During my initial assessment of my clients, I have noticed that certain thought patterns are linked to chronic pain and other physical disorders. I’m sure that we can all agree that our clients will often tell us their life story with very little prompting. They feel comfortable and safe with us. We may be the first health care professional to show them true compassion and genuine concern for their well-being. This, combined with what we do through touch is a sacred act. Sometimes we may be their last resort.
When I see people with neck and shoulder pain, most of them tell me they feel the weight of the world on their shoulders. They feel responsible for both the good and the bad in the lives of all who are connected to them. With lower back pain – well, most of these people talk to me about financial worries and concerns. Clients with carpal tunnel syndrome or other arm issues tell me how they never learn from their mistakes; how they keep repeating the same actions, without learning from them. Folks with restless leg syndrome, or overall discomfort in their legs talk to me about their insecurities; how they are always in fear of not being able to support themselves, stand up for themselves, and that they lack self confidence.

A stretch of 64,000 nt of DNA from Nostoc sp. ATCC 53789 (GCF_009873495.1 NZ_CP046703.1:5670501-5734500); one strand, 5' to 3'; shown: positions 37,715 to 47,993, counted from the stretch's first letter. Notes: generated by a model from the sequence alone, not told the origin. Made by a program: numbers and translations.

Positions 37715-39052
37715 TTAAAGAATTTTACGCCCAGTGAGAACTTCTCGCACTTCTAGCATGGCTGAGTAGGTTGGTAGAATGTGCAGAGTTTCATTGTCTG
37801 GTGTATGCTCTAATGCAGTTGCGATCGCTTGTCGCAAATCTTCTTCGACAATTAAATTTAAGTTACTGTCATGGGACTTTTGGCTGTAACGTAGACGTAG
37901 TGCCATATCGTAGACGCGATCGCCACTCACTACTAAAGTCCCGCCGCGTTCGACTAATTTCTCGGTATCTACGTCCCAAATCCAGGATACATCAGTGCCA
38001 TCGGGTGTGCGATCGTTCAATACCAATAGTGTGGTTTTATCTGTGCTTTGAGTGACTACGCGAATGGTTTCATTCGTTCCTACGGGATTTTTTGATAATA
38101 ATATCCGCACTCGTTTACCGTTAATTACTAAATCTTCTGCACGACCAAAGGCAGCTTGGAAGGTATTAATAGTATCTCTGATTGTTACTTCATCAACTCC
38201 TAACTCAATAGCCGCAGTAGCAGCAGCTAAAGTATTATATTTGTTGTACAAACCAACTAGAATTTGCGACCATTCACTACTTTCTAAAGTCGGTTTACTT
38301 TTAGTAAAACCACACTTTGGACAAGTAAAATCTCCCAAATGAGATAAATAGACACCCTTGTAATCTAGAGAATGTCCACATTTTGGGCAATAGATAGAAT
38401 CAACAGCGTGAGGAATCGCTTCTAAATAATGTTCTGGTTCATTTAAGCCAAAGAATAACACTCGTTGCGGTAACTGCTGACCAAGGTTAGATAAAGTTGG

There is a definite link between human emotions and chronic pain. How do we treat these problems? What I am about to share with you now is what my Native American heritage teaches about healing, as well as some things I learned in Hawaii, studying Lomi Lomi.
I bring the client, always referring to them by their name, or as “friend” into my treatment room. The atmosphere is relaxing. Soft mixed music of the four elements is playing so the client can connect with earth energies. Sounds of the earth, wind, and water are mixed with a little didgeridoo or some soft drumming. Candles are burning and the smell of sage and sweet grass is in the air. A low fan blows, allowing for good energy flow in the room.